This is the true story of rural Appalachians, picked to live in a Beverly Hills mansion to find out what happens when real-world “hillbillies” stop acting polite and start getting real.
“You’re not going to make this some kind of negative thing, are you?” asks local casting director Marty Cherrix when I consult her about this piece.
She’s right to be concerned. The show Cherrix is helping cast has caused a virtual firestorm of negative reaction from media all over the South. The series’ working title is The Real Beverly Hillbillies, a reality-TV nod at the campy ’60s sitcom starring Buddy Ebsen; and CBS, the network promoting the new show, hopes it will capture the same massive audiences as cable’s The Osbournes and the singularly lurid Anna Nicole Show.
The Premise: A poor mountaineer, barely kept his family fed …
Though some of the show’s details remain sketchy, the main idea is this: Take a rural Appalachian family, one with strong values and just a touch of unfamiliarity with the “modern” world, and install them in a Beverly Hills mansion for up to a year with cameras following their every move. The show would document their trials and tribulations as they try to adjust to their new situation. At the end of the year, the family would be guaranteed compensation in at least the six-figure range.
To CBS, it sounds like great television. In fact, in a recent interview with Vanity Fair, CBS programming head Ghen Maynard said the show would be “a great fish-out-of-water story.” To others, however, it sounds like nothing less than exploitation of one of America’s last unchallenged cultural stereotypes.
“We are not looking for the stereotypical image that people think about when you say the word ‘hillbilly,'” insists Cherrix. “We’re not looking to enhance that image in the media at all. We are looking for true mountain people — with mountain values and the heritage that goes along with that — to portray themselves.”
Cherrix doesn’t believe the show will exploit its subjects. As she puts it, “I’ve lived here and grown up here my whole life, and so for me to go out and try to sell … the stereotypical image of [the] hillbilly, that to me is disrespecting what mountain people are and what they stand for, and I’m disrespecting myself then. So I would never do that.”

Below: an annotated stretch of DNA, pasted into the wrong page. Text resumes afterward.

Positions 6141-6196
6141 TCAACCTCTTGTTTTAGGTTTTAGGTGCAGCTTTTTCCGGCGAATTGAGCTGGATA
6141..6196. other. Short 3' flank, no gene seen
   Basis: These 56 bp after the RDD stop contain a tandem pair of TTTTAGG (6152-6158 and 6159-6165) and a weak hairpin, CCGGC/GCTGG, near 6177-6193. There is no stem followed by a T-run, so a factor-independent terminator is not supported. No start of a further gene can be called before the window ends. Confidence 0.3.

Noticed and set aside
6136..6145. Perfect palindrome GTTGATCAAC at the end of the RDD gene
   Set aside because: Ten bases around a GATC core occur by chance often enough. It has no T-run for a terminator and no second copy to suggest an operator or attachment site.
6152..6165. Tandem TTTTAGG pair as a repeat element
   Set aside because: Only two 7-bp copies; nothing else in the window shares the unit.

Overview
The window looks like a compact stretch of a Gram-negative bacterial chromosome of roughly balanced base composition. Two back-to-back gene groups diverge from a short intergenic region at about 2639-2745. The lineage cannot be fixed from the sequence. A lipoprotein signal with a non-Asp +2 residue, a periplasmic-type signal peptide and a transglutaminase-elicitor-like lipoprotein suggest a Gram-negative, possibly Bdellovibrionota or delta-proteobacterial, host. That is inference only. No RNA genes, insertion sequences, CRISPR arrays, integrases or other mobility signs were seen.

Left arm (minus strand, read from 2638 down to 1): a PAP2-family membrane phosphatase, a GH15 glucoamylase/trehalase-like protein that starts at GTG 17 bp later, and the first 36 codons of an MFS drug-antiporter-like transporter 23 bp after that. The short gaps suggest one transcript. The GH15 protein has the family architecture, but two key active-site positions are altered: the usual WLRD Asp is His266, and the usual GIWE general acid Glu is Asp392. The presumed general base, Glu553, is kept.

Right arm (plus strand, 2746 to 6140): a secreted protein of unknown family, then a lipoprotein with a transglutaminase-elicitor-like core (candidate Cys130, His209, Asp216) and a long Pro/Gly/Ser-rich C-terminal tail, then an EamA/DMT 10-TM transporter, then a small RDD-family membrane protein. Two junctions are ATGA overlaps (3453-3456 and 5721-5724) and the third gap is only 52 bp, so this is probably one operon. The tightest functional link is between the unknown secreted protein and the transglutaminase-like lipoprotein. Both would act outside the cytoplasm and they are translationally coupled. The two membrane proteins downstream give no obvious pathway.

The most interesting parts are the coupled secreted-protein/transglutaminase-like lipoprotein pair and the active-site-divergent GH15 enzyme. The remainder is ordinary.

To Cherrix, the show could be something positive, an entertaining slice-of-life designed to accent the charm of rural Appalachian mores — whatever that may mean in this day and age.
The Problem: And up through the ground came a bubblin’ crude …
“These shows are not designed to be charming,” objects Western Carolina University Mountain Heritage Center Director Tyler Blethen, referring to reality TV. “That’s pretty apparent by watching [them]. If you watch them for just a few minutes, you can see that they are not designed to bring out charm.”
“As I understand it, [this type of program is] made with the intention of bringing out the humor of [a] situation, of putting people in an unfamiliar situation. I think that’s a code phrase for ridicule.”
As an educator and historian specializing in Appalachian Studies, Blethen feels The Real Beverly Hillbillies will entrench the negative way popular culture perceives mountain-raised people. His concern also comes from a lingering mistrust of Hollywood, where the rural South remains an ever-renewable humor source.
“[The show has] caused an uproar in the field of Appalachian studies,” Blethen notes. “Appalachian scholars are asking the question, ‘What other group in our society could be the object of such ridicule?’ And [they are] thinking that the answer is no one else.”
Another Mountain Heritage Center educator, Peter Koch, points out, “I think, in comparison to the fictional show, where there was a lot of opportunity built in for the hillbillies to make fun of the rich and famous, it will be more difficult for that to come through in this reality show. That’s pretty troubling.”
The Hopeful: Swimmin’ pools, movie stars …
“Why did it interest me?” muses prospective TV hillbilly and WNC native Gail Hensley. “Well, the money was interesting. A lot of people would feel like it would be exploiting your family, but if you are proud of your roots and where you come from, then that wouldn’t be a problem with me. I’m proud of who I am and what I am.”
Hensley is one of thousands nationwide who’ve auditioned for The Real Beverly Hillbillies in recent weeks. She teaches cosmetology at Haywood Community College and has worked as a hairdresser on such blockbuster films as Titanic and Last of the Mohicans. She’s also not concerned in the least about being labeled a hick by people who know nothing about her.
“Coming from the South, and being from the South, sometimes people label you as being, like, stupid and toothless,” she observes. “You’ve probably seen that, but that’s not true. Your Southern people are some of your better people.”
To Hensley, cultural watchdogs such as those at WCU’s Mountain Heritage Center are simply misguided about the nature of the show she and some members of her family hope will make them famous.
“They’re thinking of [the show] as being [about] stupid people from the mountains that don’t have education. But, that’s not really what it is. I didn’t feel that that’s really what it was.”
Even though Cherrix sees something special in the Hensleys, Gail isn’t certain that her family will make the next cut in the audition process, even though she can claim at least one relative — an exotic-dancer niece — with a TV-worthy background.
But not all of her family is interested in living the A-list life. Hensley’s husband, perhaps displaying that stereotypical mountain quality known as individualism, refuses to have any part of it.
“He said no amount of money is worth his privacy,” Hensley explains. “He’s that kind of person.”
Interested in appearing on The Real Beverly Hillbillies? Casting agents are still actively searching in the WNC area. For more information, call (828) 350-0330.